Page 620 - Week 02 - Thursday, 20 February 2020

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urgent matters. In the year to date for 2019-20—the first half of the year—compared to the year to date for 2018-19, we have seen a 42 per cent increase in category 1 patients, a 13.9 per cent increase in category 2 patients, an 18.8 per cent reduction in non-urgent category 5 patients and a 7.9 per cent increase in urgent category 3 patients.

You can see the pattern that I talk about often, of increased category 1, 2 and 3 presentations and a reduction in category 4 and 5 presentations as people identify that they have alternative options such as to attend our fabulous nurse-led walk-in centres, which those opposite do not support, have never supported and currently do not appear to have a policy on at all. Aligned with that increase in triage categories in emergency, what I am hearing in anecdotal feedback from our emergency departments is that there is an increase in the complexity of patients, an increase in patients with co-morbidity and complex underlying conditions.

The steps that I outlined in my previous answers, I am confident, will deliver not only an improvement in the data over the next few months, but a continued improvement in patients treatment and outcomes.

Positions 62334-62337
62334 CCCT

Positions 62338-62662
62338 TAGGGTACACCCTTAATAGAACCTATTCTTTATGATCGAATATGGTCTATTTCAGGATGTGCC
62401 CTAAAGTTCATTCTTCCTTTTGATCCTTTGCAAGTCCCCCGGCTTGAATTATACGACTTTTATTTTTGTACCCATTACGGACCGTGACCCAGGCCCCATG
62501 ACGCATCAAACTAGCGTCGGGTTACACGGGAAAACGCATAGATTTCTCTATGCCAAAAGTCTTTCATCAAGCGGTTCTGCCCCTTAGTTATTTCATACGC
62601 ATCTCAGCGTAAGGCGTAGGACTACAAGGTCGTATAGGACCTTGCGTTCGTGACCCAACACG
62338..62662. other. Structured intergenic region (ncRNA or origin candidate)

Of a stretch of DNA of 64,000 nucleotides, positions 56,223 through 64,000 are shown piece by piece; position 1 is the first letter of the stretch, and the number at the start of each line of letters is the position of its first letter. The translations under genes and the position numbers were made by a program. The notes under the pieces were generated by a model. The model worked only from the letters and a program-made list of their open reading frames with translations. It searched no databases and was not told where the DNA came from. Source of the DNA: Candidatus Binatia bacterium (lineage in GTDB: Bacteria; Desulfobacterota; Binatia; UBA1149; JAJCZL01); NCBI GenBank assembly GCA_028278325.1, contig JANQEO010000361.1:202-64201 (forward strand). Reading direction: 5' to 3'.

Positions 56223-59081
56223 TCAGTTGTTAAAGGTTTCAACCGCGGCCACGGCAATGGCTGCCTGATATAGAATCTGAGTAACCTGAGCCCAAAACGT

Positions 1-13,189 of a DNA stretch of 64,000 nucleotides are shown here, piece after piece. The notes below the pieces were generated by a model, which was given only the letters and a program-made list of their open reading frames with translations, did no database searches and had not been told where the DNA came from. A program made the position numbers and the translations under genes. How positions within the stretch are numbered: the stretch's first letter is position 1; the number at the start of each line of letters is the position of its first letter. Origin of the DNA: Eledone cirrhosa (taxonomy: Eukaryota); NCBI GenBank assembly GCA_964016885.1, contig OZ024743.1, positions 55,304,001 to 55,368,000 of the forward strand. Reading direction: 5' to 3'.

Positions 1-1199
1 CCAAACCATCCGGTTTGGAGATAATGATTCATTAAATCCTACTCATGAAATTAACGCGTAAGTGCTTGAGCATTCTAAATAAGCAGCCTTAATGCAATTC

Schools—chaplaincy replacement

MRS KIKKERT: My question is to the Minister for Education and Early Childhood Development. Minister, how many chaplains are no longer in schools, and how many psychologists have replaced them?

MS BERRY: The ACT government made a commitment to increase the number of psychologists in the ACT over four years. There are now 20 more psychologists engaged in public schools, that is, 81 available across 88 schools in the ACT. As part of the chaplains program, I understand that nine of the chaplains who were employed by the Scripture Union Queensland last year have taken up the offer to continue to be employed by the ACT government, as secular workers in ACT public schools. I think there were 19 previously engaged in our schools.

All schools have been offered additional support, if that is required, through social and welfare supports. I have made it very clear in this place, as well as to our school communities, that if they need extra support the Education Directorate will work with them through their NSET teams to make sure that they have support for children who need it. Of course, there are also the safe and inclusive schools programs and the safe and supportive schools programs. Unfortunately, it is still the case that LGBTIQ children are often still targeted within school communities across the country, including here in the ACT. So, making sure that our schools have the supports available to support that particularly vulnerable group of young people has been very important. A number of tools are available for schools to access should that be required.

MRS KIKKERT: Minister, what is the cost of replacing school chaplains with psychologists?

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